Germany is at the epicentre of this decline. The revival of its far Right is the natural consequence of its industrial malaise. German subsidies (which are, to some extent, capital recycled from debtor countries within the EZ) have also been keeping the European project on the road: what sort of acute distributional conflicts might arise within the EU if German manufacturing continues to crater? It doesn’t seem that Brussels or Berlin have even started to come to terms with this, never mind plan for it. The single currency will be a convenient excuse for the decline, as in Italy, and its functioning is something which the EU can do something about (although the probability of that actually happening any time soon is slight), but what the EU (and UK) can do little or nothing about is the loss of markets and the absence of key minerals within Europe itself. The single currency is perhaps a cosmetic problem; the ‘shifting balance of world forces’ which is presently occurring, is a much more intractable problem for which I fear no solution satisfactory to Europe is, or will be, available.

      3. Ignacio

        Most want to double down on the Euro and ask for fiscal integration. Whether this is in the cards or mostly ruled out I cannot say. At least anyone can realise now what that means with the example of Ukraine.

      4. vao

        The troubling thing is that I think there is only a very weak awareness within Europe that it is the Euro itself that is at the heart of decline in the continent

        More troubling: in the 1990s there were enough warnings, grounded in economic analyses, that the Euro as planned would only cause endless trouble: for instance, Wynne Godley on the left, Milton Friedman on the right, Gerard Lyons for the historical perspective, Peter Garber for technicalities of the Eurozone.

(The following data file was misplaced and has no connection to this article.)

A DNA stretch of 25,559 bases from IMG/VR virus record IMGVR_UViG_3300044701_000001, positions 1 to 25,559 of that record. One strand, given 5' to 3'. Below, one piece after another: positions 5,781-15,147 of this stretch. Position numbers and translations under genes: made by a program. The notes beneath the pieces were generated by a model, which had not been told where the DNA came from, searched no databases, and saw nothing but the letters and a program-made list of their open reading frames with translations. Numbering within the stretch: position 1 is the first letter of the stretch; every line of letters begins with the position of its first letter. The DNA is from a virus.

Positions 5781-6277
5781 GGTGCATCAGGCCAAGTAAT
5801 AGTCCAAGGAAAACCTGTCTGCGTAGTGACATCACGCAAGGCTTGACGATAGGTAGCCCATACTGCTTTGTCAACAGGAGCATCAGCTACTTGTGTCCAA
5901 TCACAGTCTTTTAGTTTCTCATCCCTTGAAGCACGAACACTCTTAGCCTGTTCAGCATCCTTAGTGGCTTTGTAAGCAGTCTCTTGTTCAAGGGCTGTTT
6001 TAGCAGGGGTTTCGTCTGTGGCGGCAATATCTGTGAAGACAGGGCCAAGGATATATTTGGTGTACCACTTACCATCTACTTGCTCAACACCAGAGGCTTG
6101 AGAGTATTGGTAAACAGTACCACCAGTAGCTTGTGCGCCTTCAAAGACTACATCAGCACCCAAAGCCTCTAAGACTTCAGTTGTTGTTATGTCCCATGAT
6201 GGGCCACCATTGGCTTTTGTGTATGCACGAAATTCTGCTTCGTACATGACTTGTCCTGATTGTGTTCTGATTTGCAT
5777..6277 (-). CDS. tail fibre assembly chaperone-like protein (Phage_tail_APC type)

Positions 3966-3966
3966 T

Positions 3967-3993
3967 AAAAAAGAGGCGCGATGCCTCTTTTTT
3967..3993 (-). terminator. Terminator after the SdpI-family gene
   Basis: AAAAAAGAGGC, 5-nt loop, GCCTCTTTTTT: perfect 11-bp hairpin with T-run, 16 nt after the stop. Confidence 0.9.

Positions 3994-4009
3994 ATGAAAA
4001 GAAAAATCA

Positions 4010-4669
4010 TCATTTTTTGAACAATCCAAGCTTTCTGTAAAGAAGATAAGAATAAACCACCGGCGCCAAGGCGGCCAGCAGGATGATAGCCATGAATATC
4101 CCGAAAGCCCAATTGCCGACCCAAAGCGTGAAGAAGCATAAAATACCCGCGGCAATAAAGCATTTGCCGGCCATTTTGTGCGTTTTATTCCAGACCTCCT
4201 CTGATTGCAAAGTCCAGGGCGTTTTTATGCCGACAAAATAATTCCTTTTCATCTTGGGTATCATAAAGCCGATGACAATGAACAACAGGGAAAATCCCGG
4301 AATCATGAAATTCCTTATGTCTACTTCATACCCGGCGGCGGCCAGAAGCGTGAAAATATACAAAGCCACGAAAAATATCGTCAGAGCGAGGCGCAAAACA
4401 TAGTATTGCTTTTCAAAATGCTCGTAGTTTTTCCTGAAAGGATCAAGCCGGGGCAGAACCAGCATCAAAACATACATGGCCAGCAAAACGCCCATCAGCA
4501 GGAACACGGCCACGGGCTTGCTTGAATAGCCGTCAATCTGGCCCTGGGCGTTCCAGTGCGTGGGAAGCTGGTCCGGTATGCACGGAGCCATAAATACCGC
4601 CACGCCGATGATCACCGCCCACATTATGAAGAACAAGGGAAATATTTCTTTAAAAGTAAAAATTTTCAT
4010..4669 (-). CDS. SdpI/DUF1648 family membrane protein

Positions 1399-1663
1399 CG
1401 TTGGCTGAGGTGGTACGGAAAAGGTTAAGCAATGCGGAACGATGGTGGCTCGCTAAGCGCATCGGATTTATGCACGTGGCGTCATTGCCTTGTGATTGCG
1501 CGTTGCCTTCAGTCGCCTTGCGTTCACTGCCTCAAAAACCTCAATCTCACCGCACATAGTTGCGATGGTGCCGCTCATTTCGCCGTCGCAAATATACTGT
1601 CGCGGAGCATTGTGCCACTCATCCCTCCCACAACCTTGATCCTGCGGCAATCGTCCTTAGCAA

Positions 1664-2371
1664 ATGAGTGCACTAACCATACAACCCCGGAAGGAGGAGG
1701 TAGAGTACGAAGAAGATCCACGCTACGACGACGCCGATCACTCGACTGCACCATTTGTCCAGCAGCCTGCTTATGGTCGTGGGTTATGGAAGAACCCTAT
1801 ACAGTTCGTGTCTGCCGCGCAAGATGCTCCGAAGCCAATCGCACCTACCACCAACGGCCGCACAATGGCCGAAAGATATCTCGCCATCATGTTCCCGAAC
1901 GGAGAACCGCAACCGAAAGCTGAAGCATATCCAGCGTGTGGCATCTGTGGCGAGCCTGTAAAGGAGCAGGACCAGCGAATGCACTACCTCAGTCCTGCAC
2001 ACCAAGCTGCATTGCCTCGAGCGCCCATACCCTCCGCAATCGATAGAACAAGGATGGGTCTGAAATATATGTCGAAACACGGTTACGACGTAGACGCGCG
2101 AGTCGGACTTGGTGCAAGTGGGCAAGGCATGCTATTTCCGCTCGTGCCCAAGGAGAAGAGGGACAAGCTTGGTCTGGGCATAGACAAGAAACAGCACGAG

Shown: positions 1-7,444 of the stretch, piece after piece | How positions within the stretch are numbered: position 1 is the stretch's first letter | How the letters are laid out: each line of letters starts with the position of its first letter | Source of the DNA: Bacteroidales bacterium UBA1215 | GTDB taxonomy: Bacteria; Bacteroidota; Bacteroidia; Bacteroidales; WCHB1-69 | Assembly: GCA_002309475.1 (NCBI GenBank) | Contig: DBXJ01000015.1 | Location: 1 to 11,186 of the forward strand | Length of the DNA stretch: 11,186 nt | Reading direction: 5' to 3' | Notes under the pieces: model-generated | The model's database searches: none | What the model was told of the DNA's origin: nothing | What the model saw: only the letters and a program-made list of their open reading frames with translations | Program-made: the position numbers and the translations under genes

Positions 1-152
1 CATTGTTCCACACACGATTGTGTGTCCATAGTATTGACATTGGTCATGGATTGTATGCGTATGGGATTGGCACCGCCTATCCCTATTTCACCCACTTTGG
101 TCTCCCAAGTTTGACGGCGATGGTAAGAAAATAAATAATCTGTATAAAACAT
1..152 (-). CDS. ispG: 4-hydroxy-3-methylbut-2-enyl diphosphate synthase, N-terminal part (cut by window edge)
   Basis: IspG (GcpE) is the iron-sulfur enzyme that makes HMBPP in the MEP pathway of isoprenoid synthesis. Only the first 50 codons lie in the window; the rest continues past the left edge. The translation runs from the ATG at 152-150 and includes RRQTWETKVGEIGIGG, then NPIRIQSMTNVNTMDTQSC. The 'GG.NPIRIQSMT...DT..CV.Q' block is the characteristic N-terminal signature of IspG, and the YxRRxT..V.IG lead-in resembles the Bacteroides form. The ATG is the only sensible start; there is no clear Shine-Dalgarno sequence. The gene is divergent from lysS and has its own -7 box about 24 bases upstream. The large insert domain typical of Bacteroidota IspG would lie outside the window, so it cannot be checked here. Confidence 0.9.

Even more troubling: the EU violated its self-imposed rules as to which country could adopt the Euro. About 3 years before the Euro was introduced, the Commission released an interim progress report — whose main results were presented in tabular form in the newspaper I read at that time: one line for each country of the European Community, and one column for each of the 5 Maastricht criteria. I seem to remember that only one country fulfilled all criteria: Luxemburg, and that another one fulfilled none: Greece.

        When the time came, the EU ditched two criteria, and let countries cheat on the others: Germany shuffled debt and budgets around to avoid being excluded by the lingering costs of unification, France decided not to look at the decimals after the 3% of public deficit, Italy was allowed in despite a public debt above 60% and its efforts at reduction, though real, would take decades to bring it down to the approved level. As for Greece, it has been known for a decade of so that its official figures had been heavily massaged, improved through creative accounting, and propped up through innovative financial tricks. The worst thing: when these shenanigans became public knowledge (after the financial crisis), I remember seeing an important French politician (Elisabeth Guigou, IIRC) stating during a debate on TV that “everybody in the Commission knew at the time that the Greek figures were fishy”. So why did Germany and France let Greece acceed to the Euro?